Mitral regurgitation (MR), also referred to as mitral insufficiency or mitral incompetence, is characterized by an abnormal reversal of blood flow from the left ventricle to the left atrium during ventricular systole. This occurs when the leaflets of the mitral valve fail to close properly as the left ventricle contracts, thus allowing retrograde flow of blood back into the left atrium. Tricuspid regurgitation (TR) occurs in a similar manner. MR and TR can be due to a variety of structural causes such as ruptured chordae tendineae, leaflet perforation, or papillary muscle dysfunction. Functional MR and TR may also occur in heart failure patients due to annular dilatation or myocardial dysfunction, both of which may prevent the valve leaflets from coapting properly.
In acute mitral valve regurgitation, the incompetent mitral valve allows part of the ventricular ejection fraction to reflux into the left atrium. Because the atrium and ventricle are not able to immediately dilate, the volume overload of the atrium and ventricle results in elevated left atrial and pulmonary venous pressures and acute pulmonary edema. The reduction in forward stroke volume due to the reflux through the regurgitant valve reduces systemic perfusion, which if extreme enough can lead to cardiogenic shock. In chronic mitral valve regurgitation, on the other hand, the left atrium and ventricle dilate over time in response to the volume overload which acts as a compensatory mechanism for maintaining adequate stroke volume. The left ventricular dilatation, however, may further prevent proper coaptation of the mitral valve leaflets during systolic ejection, leading to progression of the left ventricular dilatation and further volume overload. Patients with compensated MR may thus remain asymptomatic for years despite the presence of severe volume overload, but most people with MR decompensate over the long term and either die or undergo a corrective surgical procedure.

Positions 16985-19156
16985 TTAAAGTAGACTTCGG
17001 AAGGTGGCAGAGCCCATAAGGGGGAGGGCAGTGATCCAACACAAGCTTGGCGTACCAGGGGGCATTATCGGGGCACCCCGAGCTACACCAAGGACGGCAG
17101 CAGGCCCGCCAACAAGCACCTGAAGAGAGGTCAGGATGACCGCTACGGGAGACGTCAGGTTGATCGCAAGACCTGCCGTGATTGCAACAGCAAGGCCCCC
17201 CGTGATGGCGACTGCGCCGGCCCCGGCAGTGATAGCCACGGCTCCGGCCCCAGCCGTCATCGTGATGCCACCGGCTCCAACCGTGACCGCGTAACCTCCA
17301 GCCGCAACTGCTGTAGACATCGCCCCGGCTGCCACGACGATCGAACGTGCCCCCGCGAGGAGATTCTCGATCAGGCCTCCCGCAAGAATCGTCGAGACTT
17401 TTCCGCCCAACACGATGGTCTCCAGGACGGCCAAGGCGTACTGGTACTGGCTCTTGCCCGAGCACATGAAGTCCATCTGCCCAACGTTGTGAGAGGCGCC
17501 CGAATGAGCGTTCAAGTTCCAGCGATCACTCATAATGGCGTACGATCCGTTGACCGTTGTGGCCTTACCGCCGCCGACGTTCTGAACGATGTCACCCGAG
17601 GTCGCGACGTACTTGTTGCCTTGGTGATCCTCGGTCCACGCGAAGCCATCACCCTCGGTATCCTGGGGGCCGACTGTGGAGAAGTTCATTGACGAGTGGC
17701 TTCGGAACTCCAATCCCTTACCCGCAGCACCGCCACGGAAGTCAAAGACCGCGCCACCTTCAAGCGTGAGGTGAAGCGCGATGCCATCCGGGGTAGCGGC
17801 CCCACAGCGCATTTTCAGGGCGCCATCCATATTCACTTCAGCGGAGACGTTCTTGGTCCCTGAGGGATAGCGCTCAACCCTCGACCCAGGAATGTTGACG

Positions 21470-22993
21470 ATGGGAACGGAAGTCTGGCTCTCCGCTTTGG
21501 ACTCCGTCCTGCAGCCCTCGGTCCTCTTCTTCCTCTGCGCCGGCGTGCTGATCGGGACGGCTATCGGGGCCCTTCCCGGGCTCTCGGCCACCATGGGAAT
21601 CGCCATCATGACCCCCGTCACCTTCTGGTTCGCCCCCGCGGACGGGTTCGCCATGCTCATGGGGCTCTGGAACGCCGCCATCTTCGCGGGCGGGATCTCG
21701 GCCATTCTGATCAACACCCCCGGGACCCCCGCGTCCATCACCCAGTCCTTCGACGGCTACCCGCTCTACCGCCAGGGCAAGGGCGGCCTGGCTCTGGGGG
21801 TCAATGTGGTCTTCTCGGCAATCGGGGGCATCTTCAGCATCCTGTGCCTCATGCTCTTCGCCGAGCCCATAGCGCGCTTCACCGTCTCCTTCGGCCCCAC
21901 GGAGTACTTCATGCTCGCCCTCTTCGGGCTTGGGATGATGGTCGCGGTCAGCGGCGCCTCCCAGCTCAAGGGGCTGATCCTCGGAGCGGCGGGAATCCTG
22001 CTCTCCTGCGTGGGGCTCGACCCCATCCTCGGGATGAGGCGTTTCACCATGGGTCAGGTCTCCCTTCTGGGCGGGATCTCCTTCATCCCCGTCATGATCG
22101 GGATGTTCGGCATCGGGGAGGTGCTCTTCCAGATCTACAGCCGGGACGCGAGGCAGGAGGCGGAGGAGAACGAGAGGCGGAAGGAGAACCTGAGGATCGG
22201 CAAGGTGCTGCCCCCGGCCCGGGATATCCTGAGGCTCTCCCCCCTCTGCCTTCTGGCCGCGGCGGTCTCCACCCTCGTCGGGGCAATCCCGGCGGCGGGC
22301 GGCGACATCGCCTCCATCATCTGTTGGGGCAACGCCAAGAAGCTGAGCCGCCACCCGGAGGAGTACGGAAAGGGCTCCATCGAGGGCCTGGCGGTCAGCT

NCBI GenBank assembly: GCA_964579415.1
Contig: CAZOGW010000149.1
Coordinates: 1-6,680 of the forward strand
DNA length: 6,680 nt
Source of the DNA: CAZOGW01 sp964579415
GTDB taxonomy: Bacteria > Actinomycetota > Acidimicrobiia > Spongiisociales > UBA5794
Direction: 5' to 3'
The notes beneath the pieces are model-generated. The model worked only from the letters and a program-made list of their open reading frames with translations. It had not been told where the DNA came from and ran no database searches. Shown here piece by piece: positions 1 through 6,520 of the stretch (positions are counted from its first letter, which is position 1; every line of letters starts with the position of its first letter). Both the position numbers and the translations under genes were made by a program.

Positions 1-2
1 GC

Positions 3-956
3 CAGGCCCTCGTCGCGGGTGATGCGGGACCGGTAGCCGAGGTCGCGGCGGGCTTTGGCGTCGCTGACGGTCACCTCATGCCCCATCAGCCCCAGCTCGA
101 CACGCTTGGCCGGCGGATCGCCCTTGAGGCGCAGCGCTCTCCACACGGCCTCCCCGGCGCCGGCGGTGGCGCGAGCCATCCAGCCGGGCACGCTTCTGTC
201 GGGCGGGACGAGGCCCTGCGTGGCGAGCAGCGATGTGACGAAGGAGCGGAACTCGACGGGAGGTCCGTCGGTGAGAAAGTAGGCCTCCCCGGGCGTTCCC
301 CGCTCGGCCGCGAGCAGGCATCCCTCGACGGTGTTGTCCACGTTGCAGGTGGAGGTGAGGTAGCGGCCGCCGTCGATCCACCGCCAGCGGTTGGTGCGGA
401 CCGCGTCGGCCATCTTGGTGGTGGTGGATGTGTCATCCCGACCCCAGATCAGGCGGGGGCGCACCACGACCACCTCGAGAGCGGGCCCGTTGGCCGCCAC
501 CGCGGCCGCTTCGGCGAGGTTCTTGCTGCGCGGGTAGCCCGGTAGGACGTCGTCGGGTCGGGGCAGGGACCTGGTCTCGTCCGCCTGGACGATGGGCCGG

The most common method presently available for definitive treatment of MR is surgical intervention involving repair of the mitral valve or replacement with a mechanical or transplanted valve. In order to provide early and appropriate intervention, patients with MR may be identified by clinical examination and/or with specific imaging modalities such as echocardiography. The present disclosure deals with a method and apparatus for treating mitral (or tricuspid) regurgitation with electrical pacing therapy. Pacing therapy applied in this manner may be used to treat MR either in place of or in addition to the conventional surgical options.
As mentioned above, one mechanism responsible for the development of MR is dilation of the left ventricle which correspondingly dilates the mitral annulus and/or alters its position, thereby preventing proper coaptation of the valve leaflets. Such ventricular dilation occurs in patients suffering heart failure or subsequent to a myocardial infarction as a compensatory response to decreased cardiac output. Heart failure patients may also suffer from electrical conduction deficits which alter the normal activation patterns of the myocardium during systole. Such electrical conduction deficits may result in abnormal timing of papillary muscle contraction which also prevents proper leaflet coaptation.